The U.S. said it would consider imposing an arms embargo on South Sudan’s leaders if they fail to cooperate in a proposed unity government to end conflict in that country.
The U.S. Special Envoy to Sudan and South Sudan, Donald Booth, told lawmakers on Thursday in Juba that they have everything at the table and fully prepared to look at sanctions and arms embargo such there be any backtrack.
He said an arms embargo could only work if neighbouring countries cooperated.
The UN Security Council had threatened to impose an arms embargo on South Sudan but veto-power Russia had been reluctant to support the action.
Booth stressed that the an effective way to cut weapons supplies to South Sudan, was to impose strict controls over its capital expenditure, which would also help focus spending on the neediest.
“We all agree there are far too many arms in South Sudan and they certainly don’t need any more”.
“If we can use the financial side to get at preventing additional weapons from getting into South Sudan, that would be an easier way to do it and a more effective way to do it,” he said.
He said the U.S. was looking at who was responsible for the pillaging of state coffers.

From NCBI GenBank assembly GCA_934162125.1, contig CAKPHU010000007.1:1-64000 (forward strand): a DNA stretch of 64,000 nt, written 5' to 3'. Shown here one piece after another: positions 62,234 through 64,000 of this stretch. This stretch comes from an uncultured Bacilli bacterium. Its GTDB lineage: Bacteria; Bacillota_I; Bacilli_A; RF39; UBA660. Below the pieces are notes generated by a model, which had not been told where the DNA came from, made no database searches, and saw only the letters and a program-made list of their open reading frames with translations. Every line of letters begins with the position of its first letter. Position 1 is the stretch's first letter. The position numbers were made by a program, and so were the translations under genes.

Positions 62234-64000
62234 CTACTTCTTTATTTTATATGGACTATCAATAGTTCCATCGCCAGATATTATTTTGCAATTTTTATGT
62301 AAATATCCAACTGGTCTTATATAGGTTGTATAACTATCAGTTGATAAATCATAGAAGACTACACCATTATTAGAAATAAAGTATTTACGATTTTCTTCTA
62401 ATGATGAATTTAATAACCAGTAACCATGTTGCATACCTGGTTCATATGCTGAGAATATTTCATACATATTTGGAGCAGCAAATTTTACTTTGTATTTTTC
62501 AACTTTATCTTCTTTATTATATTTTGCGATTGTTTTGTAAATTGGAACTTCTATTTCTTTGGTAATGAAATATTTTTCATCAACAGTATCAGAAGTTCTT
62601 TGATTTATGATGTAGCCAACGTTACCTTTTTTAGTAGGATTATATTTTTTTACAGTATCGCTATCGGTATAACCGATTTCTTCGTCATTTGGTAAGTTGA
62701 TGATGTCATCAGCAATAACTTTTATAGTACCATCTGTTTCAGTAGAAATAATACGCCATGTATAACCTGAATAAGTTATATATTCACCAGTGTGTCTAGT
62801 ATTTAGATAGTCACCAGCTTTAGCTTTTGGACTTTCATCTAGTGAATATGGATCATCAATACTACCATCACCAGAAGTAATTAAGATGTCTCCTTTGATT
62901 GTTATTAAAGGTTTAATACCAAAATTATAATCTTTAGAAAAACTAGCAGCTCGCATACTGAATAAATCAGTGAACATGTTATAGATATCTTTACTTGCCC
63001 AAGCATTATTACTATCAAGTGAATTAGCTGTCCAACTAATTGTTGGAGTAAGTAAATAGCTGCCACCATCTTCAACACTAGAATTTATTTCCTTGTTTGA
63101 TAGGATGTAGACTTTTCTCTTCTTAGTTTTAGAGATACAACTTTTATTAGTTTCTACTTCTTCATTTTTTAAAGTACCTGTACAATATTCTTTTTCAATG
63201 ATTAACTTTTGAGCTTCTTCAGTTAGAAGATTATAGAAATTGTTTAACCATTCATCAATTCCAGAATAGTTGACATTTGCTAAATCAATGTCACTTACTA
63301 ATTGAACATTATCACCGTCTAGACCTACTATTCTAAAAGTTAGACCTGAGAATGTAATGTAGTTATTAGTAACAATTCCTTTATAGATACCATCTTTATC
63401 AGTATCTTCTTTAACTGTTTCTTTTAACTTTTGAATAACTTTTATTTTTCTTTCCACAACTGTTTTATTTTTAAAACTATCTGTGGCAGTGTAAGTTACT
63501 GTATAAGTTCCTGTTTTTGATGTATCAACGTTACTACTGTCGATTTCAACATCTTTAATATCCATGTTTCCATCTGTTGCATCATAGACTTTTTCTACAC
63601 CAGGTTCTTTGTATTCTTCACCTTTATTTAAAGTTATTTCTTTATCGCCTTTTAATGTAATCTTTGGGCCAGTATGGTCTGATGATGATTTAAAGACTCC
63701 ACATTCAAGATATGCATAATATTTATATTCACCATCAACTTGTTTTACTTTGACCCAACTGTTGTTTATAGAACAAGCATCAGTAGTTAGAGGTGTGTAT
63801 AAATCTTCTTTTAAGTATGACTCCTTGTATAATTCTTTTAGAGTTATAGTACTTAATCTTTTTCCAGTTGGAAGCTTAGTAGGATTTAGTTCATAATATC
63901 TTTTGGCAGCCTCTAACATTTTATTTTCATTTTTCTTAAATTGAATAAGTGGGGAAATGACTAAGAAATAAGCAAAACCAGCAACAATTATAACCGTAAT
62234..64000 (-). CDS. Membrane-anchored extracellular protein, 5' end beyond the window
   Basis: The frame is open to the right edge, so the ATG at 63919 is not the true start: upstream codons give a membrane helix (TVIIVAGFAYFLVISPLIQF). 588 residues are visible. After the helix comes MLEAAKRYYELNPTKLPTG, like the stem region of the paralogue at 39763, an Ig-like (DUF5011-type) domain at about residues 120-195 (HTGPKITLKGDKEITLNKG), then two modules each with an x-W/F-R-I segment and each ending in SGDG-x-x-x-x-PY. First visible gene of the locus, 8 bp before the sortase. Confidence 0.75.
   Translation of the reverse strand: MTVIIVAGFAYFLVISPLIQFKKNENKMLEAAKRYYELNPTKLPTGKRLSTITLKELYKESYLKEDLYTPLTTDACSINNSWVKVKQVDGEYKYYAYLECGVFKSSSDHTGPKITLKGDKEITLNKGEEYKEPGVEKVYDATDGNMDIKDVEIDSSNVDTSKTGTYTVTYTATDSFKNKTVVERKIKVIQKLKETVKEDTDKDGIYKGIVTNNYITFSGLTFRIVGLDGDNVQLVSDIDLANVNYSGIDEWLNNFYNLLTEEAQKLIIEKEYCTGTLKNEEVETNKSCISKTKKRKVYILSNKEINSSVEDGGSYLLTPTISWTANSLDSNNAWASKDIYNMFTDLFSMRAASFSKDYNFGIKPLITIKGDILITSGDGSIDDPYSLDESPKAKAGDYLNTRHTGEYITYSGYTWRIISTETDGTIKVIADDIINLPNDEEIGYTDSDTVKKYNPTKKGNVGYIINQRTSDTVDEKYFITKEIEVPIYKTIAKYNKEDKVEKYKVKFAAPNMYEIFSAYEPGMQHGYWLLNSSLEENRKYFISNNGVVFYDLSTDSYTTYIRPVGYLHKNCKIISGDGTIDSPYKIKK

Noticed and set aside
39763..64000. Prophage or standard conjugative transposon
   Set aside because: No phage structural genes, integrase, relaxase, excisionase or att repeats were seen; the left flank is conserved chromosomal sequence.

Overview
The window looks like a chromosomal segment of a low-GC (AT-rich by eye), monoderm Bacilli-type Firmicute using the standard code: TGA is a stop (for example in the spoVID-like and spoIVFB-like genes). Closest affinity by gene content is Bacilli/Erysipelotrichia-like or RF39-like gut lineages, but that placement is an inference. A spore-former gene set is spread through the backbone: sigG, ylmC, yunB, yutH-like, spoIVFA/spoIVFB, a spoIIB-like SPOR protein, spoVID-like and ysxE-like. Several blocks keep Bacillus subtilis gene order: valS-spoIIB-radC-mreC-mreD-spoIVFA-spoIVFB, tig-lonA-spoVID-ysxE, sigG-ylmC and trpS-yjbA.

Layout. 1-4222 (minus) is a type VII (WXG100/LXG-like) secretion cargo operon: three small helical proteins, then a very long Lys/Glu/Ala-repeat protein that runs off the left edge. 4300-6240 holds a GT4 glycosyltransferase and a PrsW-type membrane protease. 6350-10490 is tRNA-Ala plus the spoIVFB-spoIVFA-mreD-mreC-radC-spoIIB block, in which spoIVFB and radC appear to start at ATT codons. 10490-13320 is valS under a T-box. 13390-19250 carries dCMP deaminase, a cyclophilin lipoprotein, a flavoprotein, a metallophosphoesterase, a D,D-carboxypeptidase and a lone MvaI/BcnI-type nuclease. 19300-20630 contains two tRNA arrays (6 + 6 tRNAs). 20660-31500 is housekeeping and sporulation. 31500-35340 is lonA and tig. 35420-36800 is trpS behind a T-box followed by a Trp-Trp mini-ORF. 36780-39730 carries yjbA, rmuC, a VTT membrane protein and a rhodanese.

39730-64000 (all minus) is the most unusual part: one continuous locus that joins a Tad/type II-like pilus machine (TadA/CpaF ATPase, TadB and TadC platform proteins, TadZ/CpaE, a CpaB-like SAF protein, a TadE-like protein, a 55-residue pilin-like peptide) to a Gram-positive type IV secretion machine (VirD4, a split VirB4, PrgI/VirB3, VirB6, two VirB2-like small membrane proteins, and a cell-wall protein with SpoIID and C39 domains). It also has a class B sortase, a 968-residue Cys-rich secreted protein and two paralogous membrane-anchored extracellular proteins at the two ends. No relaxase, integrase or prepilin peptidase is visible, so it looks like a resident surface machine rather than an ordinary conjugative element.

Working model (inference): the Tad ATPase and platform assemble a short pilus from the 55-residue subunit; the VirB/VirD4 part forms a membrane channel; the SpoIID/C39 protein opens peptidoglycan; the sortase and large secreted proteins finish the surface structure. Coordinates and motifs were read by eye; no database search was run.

“We really want to make sure that resources of the country are going to be utilized for the people, so we’re taking a careful look at what has been stolen in the past and who stole it.
“We have already put the existing government and the opposition on notice that we would be looking for some kind of expenditure control mechanism in place.
“Otherwise it will be very difficult to justify putting additional resources in support of stabilization of the macro economy,” he said.
Meanwhile, he disclosed that U.S. has pledged an additional 86 million dollars in humanitarian aid to help communities most hurt by the conflict.
He recalled that it has provided an estimated 1.6 billion dollars in assistance to the country since December 2013.